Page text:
UN envoy sounds alarm on Lebanese crises, rising poverty

Nov 12, 2021, 12:44 PM | Updated: 12:49 pm
Olivier De Schutter, the UN Special Rapporteur on extreme poverty and human rights, speaks during a...

Olivier De Schutter, the UN Special Rapporteur on extreme poverty and human rights, speaks during an interview with Associated Press, in Beirut, Lebanon, Friday, Nov. 12, 2021. De Schutter said Lebanon is a failing state that has failed its population struggling with an unprecedented situation of converging crises that have quickly impoverished the population of the once middle-class family. (AP Photo/Hussein Malla)

(AP Photo/Hussein Malla)

BEIRUT (AP) — Lebanon is a failing state that has also failed its people, leaving them struggling with converging crises that have impoverished the population and eroded trust in authorities, a U.N. expert said Friday.

Olivier De Schutter, the U.N. special rapporteur on poverty, sounded the alarm at the end of a 12-day visit to Lebanon. In an interview with The Associated Press, he said it is critical that Lebanese politicians realize they cannot rely indefinitely on foreign aid and humanitarian assistance.

Still, De Schutter said it was not too late for the government to take measures to help protect the impoverished in this nation of 6 million, including 1 million Syrian refugees.

The economic crisis in Lebanon has been described as one of the worst in the world in 150 years. It has plunged more than half the population into poverty in just months, left the national currency in freefall and sent inflation and unemployment soaring.

Doctors, nurses and teachers have left the country in droves; schools have struggled to reopen amid a crippling fuel crisis and the poorest families are forced to marry off their daughters early or send their children to work to cope with the meltdown. De Schutter warned of a “wasted generation.”

After more than a year without a fully-functioning government because of political bickering, Prime Minister Najib Mikati’s Cabinet was formed in September.

But disagreements have once again spawned a paralysis — the Cabinet has not been able to meet for weeks.

De Schutter’s mission was to assess the government’s plans to confront the formerly middle-income country’s quick descent into poverty. The government, he said, has no time to waste.

“Very often the answers I got were a reference to the Lebanese population’s need to be supported by humanitarian assistance, by international donors. That however is not a long term strategy,” De Schutter said.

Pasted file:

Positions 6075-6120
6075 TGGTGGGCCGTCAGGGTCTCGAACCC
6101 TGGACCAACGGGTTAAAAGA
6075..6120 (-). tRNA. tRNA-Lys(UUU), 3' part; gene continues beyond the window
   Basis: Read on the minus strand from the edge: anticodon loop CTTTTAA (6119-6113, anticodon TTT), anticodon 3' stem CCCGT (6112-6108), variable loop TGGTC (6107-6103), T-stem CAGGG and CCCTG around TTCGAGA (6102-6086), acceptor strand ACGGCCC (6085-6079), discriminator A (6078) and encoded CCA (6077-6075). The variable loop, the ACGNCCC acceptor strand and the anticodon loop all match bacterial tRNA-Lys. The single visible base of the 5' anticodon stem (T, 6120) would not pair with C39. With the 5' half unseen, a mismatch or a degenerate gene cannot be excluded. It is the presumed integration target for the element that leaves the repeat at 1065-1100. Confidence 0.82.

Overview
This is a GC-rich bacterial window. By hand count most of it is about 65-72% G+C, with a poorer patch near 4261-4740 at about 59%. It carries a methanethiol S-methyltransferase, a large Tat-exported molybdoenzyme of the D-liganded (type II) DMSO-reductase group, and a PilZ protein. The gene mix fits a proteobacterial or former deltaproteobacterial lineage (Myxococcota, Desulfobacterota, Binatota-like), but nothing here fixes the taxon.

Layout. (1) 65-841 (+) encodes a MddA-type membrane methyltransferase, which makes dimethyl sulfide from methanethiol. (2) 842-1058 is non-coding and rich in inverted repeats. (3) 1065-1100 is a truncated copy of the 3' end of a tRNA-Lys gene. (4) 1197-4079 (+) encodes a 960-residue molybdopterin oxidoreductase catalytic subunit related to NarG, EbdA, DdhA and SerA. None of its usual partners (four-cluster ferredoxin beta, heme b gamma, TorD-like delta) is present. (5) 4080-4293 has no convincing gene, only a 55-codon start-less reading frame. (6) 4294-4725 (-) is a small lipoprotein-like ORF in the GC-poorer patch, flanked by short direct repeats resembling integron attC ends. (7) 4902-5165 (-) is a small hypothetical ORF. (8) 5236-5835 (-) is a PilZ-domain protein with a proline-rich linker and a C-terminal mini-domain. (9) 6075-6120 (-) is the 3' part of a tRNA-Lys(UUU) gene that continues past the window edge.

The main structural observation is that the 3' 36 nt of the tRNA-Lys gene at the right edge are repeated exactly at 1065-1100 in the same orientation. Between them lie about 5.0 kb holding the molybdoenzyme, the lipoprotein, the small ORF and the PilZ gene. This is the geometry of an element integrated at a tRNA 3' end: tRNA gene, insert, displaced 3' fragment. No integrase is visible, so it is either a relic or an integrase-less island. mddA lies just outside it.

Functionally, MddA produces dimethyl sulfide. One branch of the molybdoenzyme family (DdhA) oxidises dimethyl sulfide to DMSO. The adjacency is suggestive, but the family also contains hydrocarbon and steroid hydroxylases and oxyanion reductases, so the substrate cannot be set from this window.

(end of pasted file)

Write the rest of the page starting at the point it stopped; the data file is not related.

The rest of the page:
He described Lebanon as “one of the most unequal countries in the world,” with 10% of the population in control of 70% of the assets. Critical tax reforms are essential and shareholders in large commercial banks must bear the largest part of the sector’s financial losses — and not the small depositors as has been happening for months.

“We know this government has a limited time to start and implement reforms,” De Schutter warned. Lebanon’s next general elections are due in the spring.

De Schutter also said social safety dependent on funding from international financial institutions such as the World Bank currently only cover one tenth of the population. A national plan, not dependent on foreign aid, must be in place to protect the country’s destitute, he said.

He said he would advise the United Nations to condition aid on reforms, expand social protection and use public finances better. Lebanon’s donors have also made reforms a condition for assistance.

“It makes no sense to pour money into humanitarian support if these reforms are not implemented,” De Schutter said. “This is the government of the last chance.”

However, the government, which has said that talks with the International Monetary Fund for a recovery plan are a priority, has been beset once again by internal fighting.

One problem has been the course of Lebanon’s probe into the Aug. 4, 2020 explosion at Beirut’s port, when hundreds of tons of ammonium nitrate ignited after a massive fire. At least 216 people were killed and some 6,000 were injured. Entire neighborhoods of Beirut were badly damaged.

Lebanon’s powerful Hezbollah demands the judge leading the probe be removed, claiming he is unfairly targeting the group. Ministers allied with Hezbollah have refused to show up for Cabinet meetings for the last few weeks until the issue is resolved.

Then, a diplomatic spat over comments made by George Kordahi, the information minister, criticizing the war in Yemen where Saudi Arabia is fighting Iran-backed Houthi rebels, describing it as “absurd” and an “aggression” by the kingdom, have also deadlocked the government since late last month.

Kordahi, a Hezbollah-backed minister, made the comments before he was named to the post and has refused to apologize or resign despite calls for him to do so, including from Mikati himself.

Saudi Arabia has withdrawn its ambassador from Beirut and asked the Lebanese envoy to leave the kingdom. It has also banned Lebanese imports, undermining the small nation’s foreign trade and depriving it of millions of dollars as it struggles amid the economic meltdown. Bahrain, the United Arab Emirates and Kuwait have also pulled their top diplomats from Lebanon, deepening the discord.

Kordahi on Friday appeared to be clinging to his position, saying there are no guarantees his resignation would resolve the spat.

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UN envoy sounds alarm on Lebanese crises, rising poverty